A classic day trip off the Heaphy Track for intermediate to advanced packrafters: fun and challenging paddling with a scenic backdrop and wonderful wilderness feel.
A reminder about what class IV means for packrafters….
Like most rivers with class IV, it is the gradient of the river which results in a higher grade. This means the flow is everything: at low packrafting flows, the grade IV sections will look like portages because there isn’t enough water to actually cover the rocks and provide clean paddling lines. Suitably skilled packrafters can often find individual drops they can run, and enjoy the feel of steeper paddling, without the additional hazard of pushy or continuous water.
Kayakers have defined the grades for when the river is in condition, which usually means medium or higher flows. At these levels, the lines become paddleable, and the paddling experience fits the description of grade IV: mandatory scouting, continuous sections, moderate to high risk of injury for swimmers etc…
What does this all mean for you? Portaging, scraping through, and running individual drops on a grade IV at low flows doesn’t make you a grade IV paddler. Make sure you understand the way flows influence the skills needed, and don’t end up on a grade IV run when the flow is good for kayakers unless you know what you’re in for…
Thanks to Martin Wilson and Willz Martin for the info. Dan Clearwater for the photos, plus Hugh Canard and Deane Parker for peer review of the page.
View Larger Topographic Map
Scout the takeout first! From the Heaphy Track carpark, go about 50m along the track and spot a well worn foot track off to your left. There’s a sign saying “River” a few meters towards the river. The track leads down to a nice wee swim hole, which is the simplest take out.
The take out isn’t super obvious from the river, so its worth seeing what it looks like from the river before beginning your trip.. (If you miss it, you can scramble up Fossil Creek (scrubby), or exit to the road at Walsh Creek)
It’s about 2 to 2.5hrs from the carpark to the put in. Follow the Heaphy track for just over an hour to the signposted junction to Shakespeare Flat. This track is slightly overgrown in places, and passes above/through some reasonably exposed slip faces. At the Aorere, there’s a nice wee campsite with space for a couple of tents just inside the bush edge where the track meets the river.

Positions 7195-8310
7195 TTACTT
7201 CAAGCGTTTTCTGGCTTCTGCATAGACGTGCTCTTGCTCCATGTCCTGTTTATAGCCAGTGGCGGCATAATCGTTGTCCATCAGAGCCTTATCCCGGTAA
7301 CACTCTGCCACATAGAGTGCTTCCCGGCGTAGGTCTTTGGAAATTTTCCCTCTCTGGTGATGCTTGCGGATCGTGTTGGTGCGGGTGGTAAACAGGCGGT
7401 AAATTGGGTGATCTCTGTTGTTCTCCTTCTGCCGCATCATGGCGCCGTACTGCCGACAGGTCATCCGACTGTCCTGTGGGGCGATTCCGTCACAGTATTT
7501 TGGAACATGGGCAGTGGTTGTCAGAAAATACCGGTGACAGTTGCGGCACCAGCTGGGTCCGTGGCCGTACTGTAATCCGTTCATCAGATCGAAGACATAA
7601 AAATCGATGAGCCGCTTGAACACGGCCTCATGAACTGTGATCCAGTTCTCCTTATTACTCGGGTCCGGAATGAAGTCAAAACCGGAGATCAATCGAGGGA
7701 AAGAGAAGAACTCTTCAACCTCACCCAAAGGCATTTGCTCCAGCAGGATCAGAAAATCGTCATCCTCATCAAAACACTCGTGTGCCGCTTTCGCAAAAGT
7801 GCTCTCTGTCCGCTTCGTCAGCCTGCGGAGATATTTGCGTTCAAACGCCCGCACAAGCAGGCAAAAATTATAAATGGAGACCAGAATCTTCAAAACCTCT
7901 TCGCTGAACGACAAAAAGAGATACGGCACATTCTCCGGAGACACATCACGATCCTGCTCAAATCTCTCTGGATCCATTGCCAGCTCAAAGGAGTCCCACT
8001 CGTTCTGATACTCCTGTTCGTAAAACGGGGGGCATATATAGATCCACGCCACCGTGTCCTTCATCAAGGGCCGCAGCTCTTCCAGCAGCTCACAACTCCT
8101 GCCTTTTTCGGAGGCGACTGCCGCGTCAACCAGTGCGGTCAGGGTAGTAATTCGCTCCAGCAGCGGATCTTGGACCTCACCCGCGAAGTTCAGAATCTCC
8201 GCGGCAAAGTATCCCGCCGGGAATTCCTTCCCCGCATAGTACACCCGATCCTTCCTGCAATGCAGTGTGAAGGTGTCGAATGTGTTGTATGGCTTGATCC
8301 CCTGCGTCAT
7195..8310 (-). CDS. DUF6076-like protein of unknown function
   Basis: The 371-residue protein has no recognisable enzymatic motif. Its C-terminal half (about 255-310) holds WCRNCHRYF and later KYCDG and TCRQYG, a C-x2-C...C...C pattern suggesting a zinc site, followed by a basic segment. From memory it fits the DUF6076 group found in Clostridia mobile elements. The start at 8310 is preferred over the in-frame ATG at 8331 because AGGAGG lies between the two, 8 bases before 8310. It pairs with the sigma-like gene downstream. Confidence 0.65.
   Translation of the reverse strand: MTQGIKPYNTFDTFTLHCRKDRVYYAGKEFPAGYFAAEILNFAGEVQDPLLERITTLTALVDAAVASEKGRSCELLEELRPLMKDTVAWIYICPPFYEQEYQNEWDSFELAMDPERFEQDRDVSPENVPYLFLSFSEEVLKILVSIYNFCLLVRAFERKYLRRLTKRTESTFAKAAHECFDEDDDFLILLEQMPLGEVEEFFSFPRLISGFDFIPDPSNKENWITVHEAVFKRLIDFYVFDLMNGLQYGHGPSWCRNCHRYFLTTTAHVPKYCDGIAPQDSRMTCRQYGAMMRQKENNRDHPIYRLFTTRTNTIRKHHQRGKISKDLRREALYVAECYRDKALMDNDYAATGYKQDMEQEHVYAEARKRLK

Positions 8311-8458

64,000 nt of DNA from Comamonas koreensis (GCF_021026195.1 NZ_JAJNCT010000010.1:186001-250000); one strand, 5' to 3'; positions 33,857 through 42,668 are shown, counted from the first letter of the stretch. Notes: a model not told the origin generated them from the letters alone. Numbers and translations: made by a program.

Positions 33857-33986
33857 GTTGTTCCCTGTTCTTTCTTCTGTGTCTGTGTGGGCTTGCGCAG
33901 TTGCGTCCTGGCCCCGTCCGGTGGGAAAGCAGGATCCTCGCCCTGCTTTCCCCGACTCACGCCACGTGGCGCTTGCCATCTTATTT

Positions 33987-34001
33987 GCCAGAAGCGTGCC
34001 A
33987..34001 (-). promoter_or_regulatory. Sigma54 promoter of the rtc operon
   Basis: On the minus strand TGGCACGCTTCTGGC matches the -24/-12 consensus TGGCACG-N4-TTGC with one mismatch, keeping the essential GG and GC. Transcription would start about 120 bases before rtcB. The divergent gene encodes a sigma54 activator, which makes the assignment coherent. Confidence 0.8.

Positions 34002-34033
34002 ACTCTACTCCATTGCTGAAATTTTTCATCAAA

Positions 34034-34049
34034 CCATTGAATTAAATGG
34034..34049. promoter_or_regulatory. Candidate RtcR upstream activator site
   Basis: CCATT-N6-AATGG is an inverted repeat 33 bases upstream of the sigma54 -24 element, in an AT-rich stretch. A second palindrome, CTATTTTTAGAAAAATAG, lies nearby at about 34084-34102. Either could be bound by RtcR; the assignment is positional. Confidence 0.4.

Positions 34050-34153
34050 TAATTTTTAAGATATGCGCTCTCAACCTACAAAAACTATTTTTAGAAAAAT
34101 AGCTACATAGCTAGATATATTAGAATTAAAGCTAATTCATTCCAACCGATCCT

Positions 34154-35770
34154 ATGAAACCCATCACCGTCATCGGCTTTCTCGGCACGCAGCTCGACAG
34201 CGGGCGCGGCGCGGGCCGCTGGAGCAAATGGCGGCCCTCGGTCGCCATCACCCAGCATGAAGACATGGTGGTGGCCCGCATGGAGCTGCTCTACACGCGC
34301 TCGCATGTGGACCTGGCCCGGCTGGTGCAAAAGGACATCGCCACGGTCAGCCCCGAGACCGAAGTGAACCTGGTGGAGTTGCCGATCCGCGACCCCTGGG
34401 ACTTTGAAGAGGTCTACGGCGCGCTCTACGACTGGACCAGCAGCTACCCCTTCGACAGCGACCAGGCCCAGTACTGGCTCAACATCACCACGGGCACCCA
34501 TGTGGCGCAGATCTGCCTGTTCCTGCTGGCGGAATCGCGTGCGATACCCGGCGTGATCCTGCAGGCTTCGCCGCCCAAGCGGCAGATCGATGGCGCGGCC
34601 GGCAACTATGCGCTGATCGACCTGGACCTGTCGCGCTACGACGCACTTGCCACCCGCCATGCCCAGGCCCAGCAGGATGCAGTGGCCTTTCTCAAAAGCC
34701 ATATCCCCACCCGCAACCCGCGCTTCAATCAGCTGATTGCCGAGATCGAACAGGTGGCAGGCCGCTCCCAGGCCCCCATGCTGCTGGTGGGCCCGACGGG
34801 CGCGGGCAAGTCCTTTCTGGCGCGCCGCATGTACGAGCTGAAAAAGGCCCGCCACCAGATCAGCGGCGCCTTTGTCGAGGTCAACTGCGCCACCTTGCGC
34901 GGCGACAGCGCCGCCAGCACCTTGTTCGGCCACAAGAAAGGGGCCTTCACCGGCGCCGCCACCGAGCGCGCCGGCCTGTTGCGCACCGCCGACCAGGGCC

On the river
(All these images are taken by Dan Clearwater, at 16 cumecs on the Aorere at Devils Boots Gauge)
There’s a few wave train class II rapids to get you warmed up, punctuated by long deep pools.
At Fowler creek, the river steepens to 18km/km and the grade IV begins. There’s 2 to 3 distinct grade IV rapids, with tight lines between large boulders. Most have decent-sized pools at the bottom and all can be portaged unless the river is high.
After a km or so, the gradient eases, and the character changes to long grade III boulder gardens and long deep pools.
Past Clarke Creek, the valley opens up and the gradient eases again, back into grade II territory. Large limestone bluffs on the true left remind you to watch out for sharp rocks in the river and signal the run is nearly over.
After Brown Creek, keep an eye out for the takeout on the left.
Gauge and flows
12-15 cumecs Low packrafting flows. Expect to be scraping the bottom on most rapids and portaging most of the grade IV. Still enjoyable, but definitely low flows.
~20 cumecs The grade IV drops start to be runnable, but not too pushy
~30 cumecs Probably the optimal flows for grade IV paddlers. The drops mostly go, the water is powerful and the grade III boulder gardens feel long and require good technique.
>30 cumecs Probably more kayak territory.. Tell us what you find…
But be wary: the Aorere is notorious for how much it rises with rain. Not too surprising when you consider it has a 573km catchment, and headwaters very near the west coast. This is a trip for a good forecast..
Video by Nathan Fa’avae – low flows
The video below (by Nathan Fa’avae) illustrates the character really well. The level in the video is likely to be somewhere in the 15-20 range